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Boat ownership comes with ample luxuries, but it also demands several responsibilities, including boat insurance to protect them incase an accident occurs.
Owning a watercraft of any kind brings legal liabilities, and you’ll want to protect yourself as much as possible. After all, there are thousands of accidents involving boats every year in the U.S.
Among the key things to know about boat insurance is that, first, your homeowner’s insurance policy doesn’t automatically cover your watercraft. In some cases it does, but that protection may not be enough. Also, if you have an older boat, you may require specific types of insurance because boats lose value quickly.
Overall, you should budget about 1 percent to 2 percent of the current value of the boat. Discounts are often available, and many of the cost-saving techniques you use when shopping for car insurance also apply to boat insurance.
Let’s take a look at the best boat insurance companies for your vessel.
On this page:
- Best Boat Insurance Companies
- Best Boat Insurance Explained
Best Boat Insurance Companies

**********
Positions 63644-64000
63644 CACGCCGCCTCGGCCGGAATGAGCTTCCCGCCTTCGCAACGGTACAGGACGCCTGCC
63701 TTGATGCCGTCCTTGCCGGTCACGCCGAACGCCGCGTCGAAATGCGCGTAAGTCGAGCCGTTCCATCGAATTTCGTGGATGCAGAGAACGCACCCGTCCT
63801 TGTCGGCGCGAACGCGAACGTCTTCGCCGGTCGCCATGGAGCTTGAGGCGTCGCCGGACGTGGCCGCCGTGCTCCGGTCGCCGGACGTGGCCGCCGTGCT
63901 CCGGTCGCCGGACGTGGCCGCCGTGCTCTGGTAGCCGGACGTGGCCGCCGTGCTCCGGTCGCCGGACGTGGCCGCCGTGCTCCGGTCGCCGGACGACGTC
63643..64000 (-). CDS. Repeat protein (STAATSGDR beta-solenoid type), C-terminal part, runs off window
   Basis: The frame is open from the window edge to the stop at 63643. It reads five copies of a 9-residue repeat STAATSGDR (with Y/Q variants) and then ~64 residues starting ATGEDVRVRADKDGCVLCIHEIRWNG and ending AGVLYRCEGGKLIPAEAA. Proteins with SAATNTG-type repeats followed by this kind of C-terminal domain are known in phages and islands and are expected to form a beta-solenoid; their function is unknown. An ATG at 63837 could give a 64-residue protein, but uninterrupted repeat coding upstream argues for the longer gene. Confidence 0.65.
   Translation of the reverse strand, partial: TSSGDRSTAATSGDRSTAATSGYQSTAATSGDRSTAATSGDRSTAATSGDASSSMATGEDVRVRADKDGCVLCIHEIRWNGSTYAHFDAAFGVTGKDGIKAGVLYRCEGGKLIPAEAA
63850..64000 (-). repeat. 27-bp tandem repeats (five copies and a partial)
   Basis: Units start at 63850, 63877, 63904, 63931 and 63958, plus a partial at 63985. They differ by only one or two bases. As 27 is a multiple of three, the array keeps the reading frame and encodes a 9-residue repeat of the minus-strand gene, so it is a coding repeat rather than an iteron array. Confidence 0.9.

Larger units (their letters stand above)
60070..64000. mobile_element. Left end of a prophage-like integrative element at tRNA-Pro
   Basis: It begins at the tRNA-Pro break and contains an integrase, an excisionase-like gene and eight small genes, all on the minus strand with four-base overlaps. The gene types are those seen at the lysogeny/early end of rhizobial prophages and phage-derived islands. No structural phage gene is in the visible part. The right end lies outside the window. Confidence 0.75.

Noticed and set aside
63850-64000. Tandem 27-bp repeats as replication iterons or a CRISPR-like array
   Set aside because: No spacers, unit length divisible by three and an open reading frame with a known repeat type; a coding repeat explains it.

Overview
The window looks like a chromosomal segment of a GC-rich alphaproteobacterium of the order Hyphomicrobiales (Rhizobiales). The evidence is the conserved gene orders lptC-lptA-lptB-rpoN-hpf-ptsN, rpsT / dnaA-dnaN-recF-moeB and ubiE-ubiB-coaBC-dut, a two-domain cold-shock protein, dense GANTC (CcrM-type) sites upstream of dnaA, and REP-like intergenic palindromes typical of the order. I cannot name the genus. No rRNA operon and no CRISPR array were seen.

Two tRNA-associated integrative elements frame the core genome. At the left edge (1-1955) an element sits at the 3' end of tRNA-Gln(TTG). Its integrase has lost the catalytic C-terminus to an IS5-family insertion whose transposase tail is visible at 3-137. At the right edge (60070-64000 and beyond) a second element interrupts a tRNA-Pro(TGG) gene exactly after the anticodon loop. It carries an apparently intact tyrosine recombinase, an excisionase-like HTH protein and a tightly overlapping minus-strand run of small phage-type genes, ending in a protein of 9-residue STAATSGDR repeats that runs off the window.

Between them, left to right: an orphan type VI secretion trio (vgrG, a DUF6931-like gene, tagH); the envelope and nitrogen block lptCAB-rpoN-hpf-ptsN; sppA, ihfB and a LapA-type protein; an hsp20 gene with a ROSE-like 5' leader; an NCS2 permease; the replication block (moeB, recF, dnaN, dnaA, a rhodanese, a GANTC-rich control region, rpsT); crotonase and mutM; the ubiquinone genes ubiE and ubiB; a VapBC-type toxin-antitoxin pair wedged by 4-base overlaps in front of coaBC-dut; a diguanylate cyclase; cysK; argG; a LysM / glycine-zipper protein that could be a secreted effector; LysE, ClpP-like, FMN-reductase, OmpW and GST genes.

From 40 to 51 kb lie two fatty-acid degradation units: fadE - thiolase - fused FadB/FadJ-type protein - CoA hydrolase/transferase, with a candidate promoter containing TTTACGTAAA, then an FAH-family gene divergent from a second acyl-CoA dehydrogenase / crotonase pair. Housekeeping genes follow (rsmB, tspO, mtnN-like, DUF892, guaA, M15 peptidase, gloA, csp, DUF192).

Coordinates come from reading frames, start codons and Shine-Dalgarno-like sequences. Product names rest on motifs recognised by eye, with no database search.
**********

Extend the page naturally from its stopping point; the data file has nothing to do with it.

Here are some of the best boat insurance companies worth considering:
- Allstate: Allstate is a national insurance company offering boat insurance. One of the best perks of Allstate’s insurance is that you can bundle boat insurance with a homeowners policy, and you can get a 20 percent discount in the process.
- American Family Insurance: American Family Insurance is a smaller company, but they don’t have a deduction for depreciation.
- Geico: Geico works with BoatU.S., the largest organization of recreational boat owners in the country, to provide insurance. With Geico options, you can choose customizable insurance like fuel spill liability and new boat replacement. They also have boat-towing services provided through TowBoatU.S.
- Progressive: Progressive, another major insurer, provides specialized boat insurance for as low as $100 annually. Progressive doesn’t require a marine survey or a navigation plan, which many boat owners find appealing.
Best Boat Insurance Explained
Boat Insurance Coverage
Consider these terms and coverage options when purchasing boat insurance:
- All Risk Coverage: All risk coverage is comprehensive and is the most all-encompassing level of coverage you can have in terms of boat insurance. It covers any loss unless the policy names a certain exclusion, like damage caused by an animal.
- Named Perils Policy: Named perils is a specific level of coverage, in that only certain named perils are covered. It’s different from all risk coverage, which covers everything but the named exceptions.
- Agreed Cash Value Coverage: Agreed cash value coverage covers a value that’s predetermined when the policy is purchased. Agreed value tends to be more expensive than the alternative, which is “actual cash value.” But it provides more protection against depreciation for the owner.
- Actual Cash Value Coverage: Actual cash value cover will look at the value of your boat at the time a loss occurs. Boats depreciate quickly so this is a cheaper option, but it will provide you with less coverage.